Unformatted text preview: ‘30 35 40 with permission from Contemporary Readings in Social Psychology. edited by David A. Schroeder, David E. Johnson. and Thomas D. Jensen (pages 36-42).'Copyright O l985 by Nelson-Hall Publishers (Chicago). Reprinted To many students, the prospect of reading a research re- port in a professional journal elicits so much fear that no information is, in fact, transmitted. Such apprehension on the part of the reader is not necessary, and we hope that this article will help students understand more clearly what such reports are all about and will teach them how to use these resources more effectively. Let us assure you that there is nothing mystical or magical about research reports, although they may be somewhat more technical and precise in style, more intimidating in vocabulary, and more likely to refer to specific sources of information than are everyday mass me- dia sources. However, once you get beyond these intimidat- ing features, you will find that the vast majority of research reports do a good job of guiding you through a project and of informing you of important points of which you should be aware. , A scientific research repon has but one purpose: to communicate to others the results of one‘s scientific investi- gations. To ensure that readers will be able to appreciate fully the import and implications of the research, the author of the report will make every effort to describe the project so comprehensively that even a naive reader will be able to follow the logic as he or she traces the author‘s thinking through the project. r - ' ' A standardized format has been developed by editors and authors to facilitate effective communication. The format is subject to some modification, according to the specific needs and goals of a particular author for a particular article, but, in general, most articles possess a number of features in com- mon. We will briefly discuss the six major sections of re- search articles and the purpose of each. We hope that this selection will help you take full advantage of the subsequent articles and to appreciate their content as informed “con- sumers” of social psychological research. Heading The heading of an article consists of the title, the name of the author or authors, and their institutional affiliations. Typically the title provides a brief description of the primary independent and dependent variables that have been investi- gated in the study. This information should help you begin to categorize the study into some implicit organizational framework that will help you keep track of the social psy- chological material. For example, if the title includes the word persuasion, you should immediately recognize that the article will be. related to the attitude-change literature, and '45 .so 5,5 60 65 70 75 80 85 182 you should prepare yourself to identify the similarities and differences between the present study and. the previous lit- erature. . ' The names of the authors may also be important to you for at least two reasons. First, it is quite conunon for social psychologists to use the names of authors as a shorthand notation in referring among themselves to critical articles. Rather than asking, “Have you read ‘Videotape and the at- tribution process: Reversing actors‘ and observers’ points of view'?", it is much easier to say, “Have you read the Storms (1973) article?" In addition, this strategy gives the author(s) credit for the material contained in the article. Second, you will find that most researchers actively pursue programs of research that are specific toga particular area of interest. For example, you will eventually be able to recogniZe that an article written by Albert Bandura is likely to be about social learning processes, while an article by Leonard Berkowitz is probably going to discuss aggression and violence. Once you begin to identify the major researchers in each area. you will find that you will be able to go beyond the information pre- sented within an article and understand not only how a piece of research fits into a well-defined body of literature but also how it may be related to other less obvious topics. Abstract I view of the contents of the article. The Abstract should be totally Self~contained and intelligible without any reference to the article prOper. It should briefly convey a statement of the problem explored, the methods used, the major results of the study, and the conclusions reached. The Abstract helps to set the stage and to prepare you for the article itself. Just as the title helps you place the article in a particular area of investigation, the Abstract helps pinpoint the exact question or questions to be addressed in the study. Introduction The Introduction provides the foundation for the study it- self and therefore for the remainder of the article. Thus it serves several critical functions for the reader. First, it pro— vides a context for the article and the study by discussing past literature that is relevant to and has implications for the present research. Second, it permits a thorough discussion of the rationale for the research that was conducted and a full description of the independent and dependent variables that were employed. Third, it allows the hypotheses that were tested to be stated explicitly, and the arguments on which these predictions were based to be elucidated. Each of these 90 95 i 100 105 '110 “5 l20 Appendix A Reading Research Reports: A Brief Introduction ' will be considered in detail. . fimfirlfirmm review that is typically the initial portion of the Introduction is not intended to provide a comprehen- sive restatement of all the published articles that are tangen- tially relevant to the present research. Normally, a selective review is presented—one that carefully sets up the rationale of the study and identifies deficiencres in our understanding of the phenomena being investigated. .In .takmg ap- proach, the author is attempting to provrde insights mto the thought processes that preceded the actual conducting of the ‘ study. Usually the literature review will begm by drscussmg rather broad conceptual issues (e.g., major theories, recog- nized areas of investigation) and will then gradually narrow its focus to more specific concerns (e.g., specific findings from previous research, methods that have been employed). It may be helpful to think of the Introduction as a funnel, gradually drawing one’s attention to a central point that rep- resents the critical feature of the article. Following the review of the past literature, the author typically presents the rationale for his or her own research. A research study may have one of several goals as its primary aim: ( I) It may be designed to answer a question specifically raised by the previous literature but left unanswered. (2) lt may attempt to correct methodological flaws that have plagued previous research and threaten the validity of the conclusions reached. (3) It may seek to reconcile conflicting findings that have been reported in the literature, typically by identifying and/or eliminating confounding variables by exerting greater experimental control. (4) It may be designed to assess the validity of a scientific theory by testing one or more hypotheses that have been deduced or derived from that theory. (5) It may begin a novel line of research that has not been previously pursued or discussed in the literature. Research pursuing any of these five goals may yield signifi~ , cant contributions to a particular field of inquiry. 125 I30 I35 MO 145 After providing the rationale for the study, the author properly continues to narrow the focus of the article from broad'conceptual issues to the particular variables that are to be employed in the study. Ideally, in experimental studies, . the author clearly identifies the independent and dependent variables to be used; in correlational studies, the predictor and criterion variables are specified. For those readers who do not have an extensive background in research methodol- ogy, a brief explanation of experimental and correlational studies may be in order. Experimental studies. An experimental study is designed to identify causeelfect relationships between independent variables that the experimenter systematically manipulates and the dependent variable that is used to measure the be- havior of interest. In such a study, the researcher controls the situation to eliminate or neutralize the effects of all extrane- ous factors that may affect the behavior of interest in order to assess more precisely the impact of the independent vari- ables alone. In most instances, only the tightly controlled experimental method permits valid inferences cause~effeet relationships to be made. Correlational studies. In some circumstances the re- searcher cannot exert the degree of control over the situation #4_,_,, . of' I50 155 I60 165 I70. 175 ISO l85 I90 I95 200 183 that is necessary for a true experimental study. Ramer fl!” giving up the project, the researcher may explore altemauvc methods that may still permit an assessment of his or her hypotheses and predictions. One such alternative is the cor- relational approach. In a correlational study, the “533mm specifies a set of measures that should be related concept? ally to the display of a target behavior. x'I'he measure that {5 used to assess the target behavior is called the criterion van- able; the measure from which the researcher expects to be able to make predictions about the criterion variable is called the predictor variable. Correlational soldier-permitthe re- searcher to assess the degree of . relationship between the predictor variable(s) and the criterion variable(s'), but infer- ences of cause and effect cannot be validly made because the effects of extraneous variables have not been adequately controlled. Correlational studies are most frequently used in naturalistic or applied situations in which researchers must either tolerate the lack of control and do the best they can under the circumstances or give up any hope of testing their hypotheses. After the discussion of these critical components of the study, the author explicitly states the exact predictions that the study is designed to test. The previous material should have set the stage sufficiently well for you as a reader to anticipate what these hypotheses will be, but it is incumbent on the author to present them nonetheless. The wording of the hypotheses may vary, some authors preferring to state the predictions in conceptual terms (e.g., “The arousal of cognitive dissonance due to counterattitudinal advocacy is expected to lead to greater attitude change than the presenta- tion of an attitude-consistent argument") and others prefer- ring to state their predictions in terms of the actual operationalizations that they employed (e.g., “Subjects who received a $1 incentive to say that an objectively boring task was fun are expected to subsequently evaluate the task as being more enjoyable than subjects who Were offered a $20 incentive to say that the task was interesting"). In reading a research report, it is imperative thatyou pay attention to the relationship between the literature review, the rationale for the study and the statement of the hypotheses. In a well—conceived and well-designed investi- , gation, each section will flow logically from the preceding one; the internal consistency of the author’s arguments will make for smooth transitions as the presentation advances. If there appear to be discontinuities or inconsistencies through- out the author’s presentation, it would be wise to take a more critical view of the study-particularly if the predictions do not seem to follow logically from the earlier material. In such cases, the author may be trying to present as a predic- tion a description of the findings that were unexpectedly uncovered when the study was being conducted. Although there is nothing wrong with reporting unexpected findings in a journal article, the author should be honest enough to identify them as what they really are. As a reader, you should have much more confidence in the reliability of pre- dictions that obtain than you do in data that can be described by postdictions only. Appendix A Reading Research Reports: A Brief Introduction _ Method To this point, the author has dealt with the study in rela- 205 tively abstract terms, and has given little attention to the 260 actual procedures used in conducting it. In the Method sec- tion, the author at last describes the operationalizations and procedures that were employed in the investigation. There . are at least two reasons for the detailed presentation of this 210 information. First, such a presentation allows interested 265 readers toreconstruct the methodology used, so that a repli- cation of the study can be undertaken. By conducting a rep- - lication using different subject populations and slightly different operationalizations of the same conceptual vari- has included any questions that were intended to allow the effectiveness of the independent variable manipulation to be assessed, these manipulation checks are described at this point. All of this information may be incorporated in the procedures subsection or in a separate subsection. ' After you have read the Method section, there should be no question about-what has been done to the subjects who participated in‘the study. You should try. to evaluate how representative the methods that were used were‘of the con- 270 ceptual variables discussed in the introduction. Manipulation ' 215 ables, more information can be gained about the validity of the conclusions that the original investigator reached. Sec- ond, even if a replication is not conducted, the careful de- scription of the method used will permit you to evaluate the adequacy of the procedures employed. 220 The Method section typically comprises two or more subsections, each of which has a specific function to fulfill. Almost without exception, the Method section begins with a subject subsection, consisting of a complete description of the subjects who participated in the study.l The number of y 225 subjects should be indicated, and there should be a summary male and female subjects, age) so that you can know to what populations the findings can be reasonably generalized. Sampling techniques that were used to recruit subjects and 230 incentives used to induce volunteering should also be clearly 275 of important demographic information (e.g., numbers of 280 specified. To the extent that subject characteristics are of 285 checks may help to allay one’s concerns, but poorly con- ceived manipulation checks are of little or no value. There- fore, it is important for you as a reader to remember that you are ultimately responsible for the critical evaluation of any research report. Results Once the full methodology of the study has been de- scribed for the reader, the author proceeds to report the re- sults of the statistical analyses that were conducted on the data. The Results section is probably the most intimidating section for students to read, and often the most difficult sec- tion for researchers to write. You are typically confronted with terminology and analytical techniques with which you are at best unfamiliar, or at worst totally ignorant. There is no reason for you to feel badly about this state of affairs; as a neophyte in the world of research, you cannot expect mas- tery of all phases of research from the start. Even experi- enced researchers are often exposed to statistical techniques with which they are unfamiliar, requiring them either to learn the techniques or to rely on others to assess the appro- priateness of the procedure. For the student researcher. a little experience and a conscientious effort to learn the basics will lead to mastery of the statistical skills necessary. The author‘s task is similarly difficult. lie or she is at- ' tempting to present the findings of the study in a straight- forward and easily understood manner, but the presentation of statistical findings does not always lend itself readily to this task. The author must decide whether to present the re- sults strictly within the text of the article or to use tables, graphs, and figures to help to convey the information effec- tively. Although the implications of the data may be clear to the researcher, trying to present the data clearly and con- cisely so that the reader will also be able to discern the im— plications is not necessarily assured. In addition, the author is obligated to present all the significant results obtained in the statistical analyses, not just the results that support the hypotheses being tested. Although this may clutter the pres- entation and detract from the simplicity of the interpretation. it must be remembered that the researcher's primary goal is to seek the truth, not to espouse a particular point of view that may not be supported by the data. primary importance to the goalsof the research, greater de- tail is presented in this subsection, and more attention should be directed to it. ' 235 A procedures subsection is also almost always included in the Method section. This subsection presents a detailed 290 account of the subjects' experiences in the experiment. Al- though other formats may also be effective, the most com- mon presentation style is to describe the subjects' activities 240 in chronological order. A thorough description of all ques- tionnaires administered or tasks completed is- given, as well 295 as any other features that might be reasonably expected to affect the behavior of the subjects in the study. After the procedures have been discussed, a full descrip- 245 tion of the independent variables in an experimental study, or predictor variables in a correlational study, is typically 300 provided. Verbatim description of each of the different lev- els of each independent variable is presented, and similar detail is used to describe each predictor variable. This in- 250 formation may be included either in the procedures subsec- tion or, if the description of these variables is quite lengthy, 305 in a separate subsection. ‘ After thoroughly describing these variables, the author usually describes the dependent variables in an experimental 255 study, and the criterion variables in a correlational study. The description of the dependent and/or criterion variables 3‘0 also requires a verbatim specification of the exact operation- _____________.____————- ‘ Editor 's note: Many researchers prefer the terms participants or respondents to the term subjects. 184 325 330 335 340 345 350 355 360 365 370 WWW sistencies and offering plausible reasons for their occur- rence. In general, the first portion of the Discussion de- voted to an evaluation of the hypotheses that were originally set forward in the Introduction, given the data that were ob- 'tained in the research. . - The Discussion may be seen as the inverse of the Intro- duction, paralleling the issues raised in that section in the opposite order of prescntation. Therefore, afier discussmg the relationship of the data with the hypotheses, the author often attempts to integrate the new findings into the body of research that provided the background for the study. Just as this literature initially provided the context within which you can understand the rationale for the study, it subsequently provides the context within 'which the data can be under- stood and interpreted. The author’s responsibility at this point is to help you recognize the potential import of the research, without relying on hype or gimmicks to make the aim. ' p The Discussion continues to expand in terms of the breadth of ideas discussed until it reaches the broad, con- ceptual issues that are addressed by the superordinate theo- retical work that originally stimulated the past research literature. If a particular piece of research is to make a sig- nificant contribution to the field, its findings must either clarify some past discrepancy in the literature, identify boundary conditions for the applicability of the critical theo- retical work, reconcile difi'erences of opinion among the researchers in the field, or otherwise contribute to a more complete understanding of the mechanisms and mediators of important social phenomena. . . Once the author has‘reached the'goals that are common to most journal'arti'cles, attention may be turned to less rig» orous ideas.'Depending on a particular journal's editorial policy and the availability of additional space, the author may finish the article with a brief section about possible ap- plications' of the present work, implications for future work in the area, and with some restraint, speculations about what lies ahead for the line of research. Scientists tend to have relatively little tolerance for conclusions without foundation and off-the-cuff conunan made without full consideration. Therefore authors must be careful not to overstep the bounds of propriety in making speculations about the fixture. But such exercises can be useful and can serve a heuristic fianc- tion for other researchers if the notions stated are well con- ceived. Finally. particularly if the article has been relatively long or complex, the author may decide to end it with a short Conclusion. The Conclusion usually simply restates the major arguments that have been made throughout the article, reminding the reader one last time of the value of the work. As we suggested earlier, not all articles will follow the 185 380 points in the report. Let‘us end with a word of encourage- ment: Your enjoyment of social psychology will be en- hanced by your fuller appreciation of the sources of the information to which you are being exposed, and, to the ex- tent that you are able to read and understand these original 385 sources for yourself, your appreciation of this work will be maximized. - Reference Storms. M. D. 0973). Videotape and the emotion process: Reversing actors' and W' points of view. Journal of Personality and Social Psychology. 27, l65-l75. Exercise for Appendix A Factual Questions 1. What four elements should the Abstract contain? 2. Nomially, should the literature review be selective or comprehensive in research reports? 3. If there is a research hypothesis, should it be explicitly stated in the Introduction? 4. Should the Introduction to a research report start with a narrow discussion of variables or with a discussion of broad conceptual issues? 5. What is a criterion variable in a correlational study? 6. The Method section usually begins with a description of what? 7. According to the authors, what is probably the most in- timidating section of a research report for students? 8. How should the Discussion section of a research report typically begin? Questions for Discussion 9. Name an area in which you are interested in identifying cause-and-efi'ect relationships but in which a correla- tional study would probably be more appropriate than an experimental study. 10. Name some demographic information that might be of interest to you in a typical social science research article ...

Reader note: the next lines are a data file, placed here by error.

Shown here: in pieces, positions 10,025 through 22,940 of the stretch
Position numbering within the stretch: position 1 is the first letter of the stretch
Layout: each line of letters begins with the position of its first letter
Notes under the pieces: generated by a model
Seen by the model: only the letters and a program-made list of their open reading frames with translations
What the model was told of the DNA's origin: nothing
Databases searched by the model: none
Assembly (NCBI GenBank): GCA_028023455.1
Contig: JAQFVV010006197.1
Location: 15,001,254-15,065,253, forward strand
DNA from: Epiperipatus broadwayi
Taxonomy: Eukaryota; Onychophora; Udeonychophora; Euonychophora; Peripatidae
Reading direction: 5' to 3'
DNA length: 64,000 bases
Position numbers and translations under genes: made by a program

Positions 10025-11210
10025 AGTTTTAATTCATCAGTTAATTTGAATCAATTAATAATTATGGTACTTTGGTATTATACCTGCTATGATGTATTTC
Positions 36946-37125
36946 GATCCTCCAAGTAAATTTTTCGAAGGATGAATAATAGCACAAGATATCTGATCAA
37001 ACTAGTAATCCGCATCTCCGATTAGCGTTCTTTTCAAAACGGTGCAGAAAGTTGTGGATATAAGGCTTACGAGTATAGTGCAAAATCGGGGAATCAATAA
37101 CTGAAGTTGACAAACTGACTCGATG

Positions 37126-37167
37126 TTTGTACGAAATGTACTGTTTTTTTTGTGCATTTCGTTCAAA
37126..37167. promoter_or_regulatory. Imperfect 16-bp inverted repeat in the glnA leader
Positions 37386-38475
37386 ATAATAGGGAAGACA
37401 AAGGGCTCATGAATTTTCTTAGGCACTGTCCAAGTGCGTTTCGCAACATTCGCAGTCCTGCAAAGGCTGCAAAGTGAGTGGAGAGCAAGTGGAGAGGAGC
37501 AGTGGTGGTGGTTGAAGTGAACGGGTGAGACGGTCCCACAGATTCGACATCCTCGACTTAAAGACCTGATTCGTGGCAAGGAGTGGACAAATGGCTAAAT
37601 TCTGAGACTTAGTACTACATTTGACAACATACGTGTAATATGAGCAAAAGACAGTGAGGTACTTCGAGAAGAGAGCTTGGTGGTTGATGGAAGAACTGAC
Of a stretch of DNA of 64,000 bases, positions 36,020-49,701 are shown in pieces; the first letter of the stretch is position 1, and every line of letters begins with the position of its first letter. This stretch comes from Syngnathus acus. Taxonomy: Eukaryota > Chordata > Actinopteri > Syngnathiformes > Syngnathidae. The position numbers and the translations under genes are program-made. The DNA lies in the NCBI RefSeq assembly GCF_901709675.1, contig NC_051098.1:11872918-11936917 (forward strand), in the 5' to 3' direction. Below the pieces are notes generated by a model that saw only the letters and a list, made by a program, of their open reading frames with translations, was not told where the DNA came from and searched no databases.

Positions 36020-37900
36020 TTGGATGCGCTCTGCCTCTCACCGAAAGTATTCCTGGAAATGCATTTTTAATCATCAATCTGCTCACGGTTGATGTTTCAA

View Full Document

This note was uploaded on 02/05/2012 for the course COM 217 taught by Professor Na during the Fall '11 term at Purdue University-West Lafayette.

Page1 / 4

#6 Reading R - ‘30 35 40 with permission from Contemporary Readings in Social Psychology edited by David A Schroeder David E Johnson and Thomas D

This preview shows document pages 1 - 4. Sign up to view the full document.

View Full Document Right Arrow Icon
Ask a homework question - tutors are online